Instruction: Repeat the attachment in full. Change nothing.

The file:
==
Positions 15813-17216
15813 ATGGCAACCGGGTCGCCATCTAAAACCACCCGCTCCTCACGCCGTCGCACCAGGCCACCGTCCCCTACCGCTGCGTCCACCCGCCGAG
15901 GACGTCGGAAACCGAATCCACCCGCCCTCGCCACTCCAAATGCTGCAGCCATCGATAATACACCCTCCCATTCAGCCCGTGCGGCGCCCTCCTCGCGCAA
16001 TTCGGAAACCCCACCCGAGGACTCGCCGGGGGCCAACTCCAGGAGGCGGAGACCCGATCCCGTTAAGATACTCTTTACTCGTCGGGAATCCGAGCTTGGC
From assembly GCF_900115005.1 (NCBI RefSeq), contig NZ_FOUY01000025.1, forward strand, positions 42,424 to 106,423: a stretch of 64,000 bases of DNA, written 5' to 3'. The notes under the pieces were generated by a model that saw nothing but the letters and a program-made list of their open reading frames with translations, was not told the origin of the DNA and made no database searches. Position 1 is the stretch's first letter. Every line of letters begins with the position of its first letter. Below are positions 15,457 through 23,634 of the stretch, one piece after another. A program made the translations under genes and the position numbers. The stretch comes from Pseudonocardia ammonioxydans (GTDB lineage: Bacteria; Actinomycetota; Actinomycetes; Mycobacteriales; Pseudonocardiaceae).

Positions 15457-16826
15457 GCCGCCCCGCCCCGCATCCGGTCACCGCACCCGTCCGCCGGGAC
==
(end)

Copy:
Positions 15813-17216
15813 ATGGCAACCGGGTCGCCATCTAAAACCACCCGCTCCTCACGCCGTCGCACCAGGCCACCGTCCCCTACCGCTGCGTCCACCCGCCGAG
15901 GACGTCGGAAACCGAATCCACCCGCCCTCGCCACTCCAAATGCTGCAGCCATCGATAATACACCCTCCCATTCAGCCCGTGCGGCGCCCTCCTCGCGCAA
16001 TTCGGAAACCCCACCCGAGGACTCGCCGGGGGCCAACTCCAGGAGGCGGAGACCCGATCCCGTTAAGATACTCTTTACTCGTCGGGAATCCGAGCTTGGC
From assembly GCF_900115005.1 (NCBI RefSeq), contig NZ_FOUY01000025.1, forward strand, positions 42,424 to 106,423: a stretch of 64,000 bases of DNA, written 5' to 3'. The notes under the pieces were generated by a model that saw nothing but the letters and a program-made list of their open reading frames with translations, was not told the origin of the DNA and made no database searches. Position 1 is the stretch's first letter. Every line of letters begins with the position of its first letter. Below are positions 15,457 through 23,634 of the stretch, one piece after another. A program made the translations under genes and the position numbers. The stretch comes from Pseudonocardia ammonioxydans (GTDB lineage: Bacteria; Actinomycetota; Actinomycetes; Mycobacteriales; Pseudonocardiaceae).

Positions 15457-16826
15457 GCCGCCCCGCCCCGCATCCGGTCACCGCACCCGTCCGCCGGGAC